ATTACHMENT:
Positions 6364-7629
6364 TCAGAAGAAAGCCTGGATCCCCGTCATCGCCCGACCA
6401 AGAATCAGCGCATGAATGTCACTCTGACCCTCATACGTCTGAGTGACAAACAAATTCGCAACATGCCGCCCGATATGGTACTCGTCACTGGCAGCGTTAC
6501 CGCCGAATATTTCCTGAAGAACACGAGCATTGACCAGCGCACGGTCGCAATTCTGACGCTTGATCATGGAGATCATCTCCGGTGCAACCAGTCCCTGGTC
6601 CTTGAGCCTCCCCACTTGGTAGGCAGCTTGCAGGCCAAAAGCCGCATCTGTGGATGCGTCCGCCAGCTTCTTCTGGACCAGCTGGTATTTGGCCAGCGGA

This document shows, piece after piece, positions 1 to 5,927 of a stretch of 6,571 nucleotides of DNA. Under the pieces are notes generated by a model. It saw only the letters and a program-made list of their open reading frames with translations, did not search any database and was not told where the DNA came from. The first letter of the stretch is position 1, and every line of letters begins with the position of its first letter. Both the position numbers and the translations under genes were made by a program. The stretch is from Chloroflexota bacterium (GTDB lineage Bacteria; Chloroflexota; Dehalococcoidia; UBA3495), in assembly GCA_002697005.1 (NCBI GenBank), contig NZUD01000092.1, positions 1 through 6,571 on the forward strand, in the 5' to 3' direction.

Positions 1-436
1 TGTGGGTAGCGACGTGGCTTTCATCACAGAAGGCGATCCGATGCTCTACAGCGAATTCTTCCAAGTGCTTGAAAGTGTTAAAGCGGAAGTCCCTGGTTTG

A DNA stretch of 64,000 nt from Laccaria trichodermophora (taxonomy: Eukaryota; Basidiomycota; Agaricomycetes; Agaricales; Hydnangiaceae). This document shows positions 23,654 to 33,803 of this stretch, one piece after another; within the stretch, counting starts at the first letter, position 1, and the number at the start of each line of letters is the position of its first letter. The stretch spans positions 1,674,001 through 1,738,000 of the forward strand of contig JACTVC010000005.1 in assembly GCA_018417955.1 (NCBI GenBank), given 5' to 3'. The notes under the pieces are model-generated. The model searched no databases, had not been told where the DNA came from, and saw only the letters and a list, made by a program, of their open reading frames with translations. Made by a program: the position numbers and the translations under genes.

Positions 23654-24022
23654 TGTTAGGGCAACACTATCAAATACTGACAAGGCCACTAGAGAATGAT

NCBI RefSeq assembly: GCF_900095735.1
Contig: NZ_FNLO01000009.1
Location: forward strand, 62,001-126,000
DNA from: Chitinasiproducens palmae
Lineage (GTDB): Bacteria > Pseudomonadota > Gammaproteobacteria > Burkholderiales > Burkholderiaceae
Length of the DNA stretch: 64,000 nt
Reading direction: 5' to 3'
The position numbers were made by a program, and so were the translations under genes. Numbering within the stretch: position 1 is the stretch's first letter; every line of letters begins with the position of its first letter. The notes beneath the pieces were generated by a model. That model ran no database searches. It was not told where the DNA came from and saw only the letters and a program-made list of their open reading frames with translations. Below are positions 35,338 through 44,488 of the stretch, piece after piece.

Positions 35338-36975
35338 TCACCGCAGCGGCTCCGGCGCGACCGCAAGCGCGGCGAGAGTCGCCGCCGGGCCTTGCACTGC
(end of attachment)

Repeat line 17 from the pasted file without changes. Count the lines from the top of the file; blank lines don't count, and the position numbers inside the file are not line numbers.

Length of the DNA stretch: 64,000 nt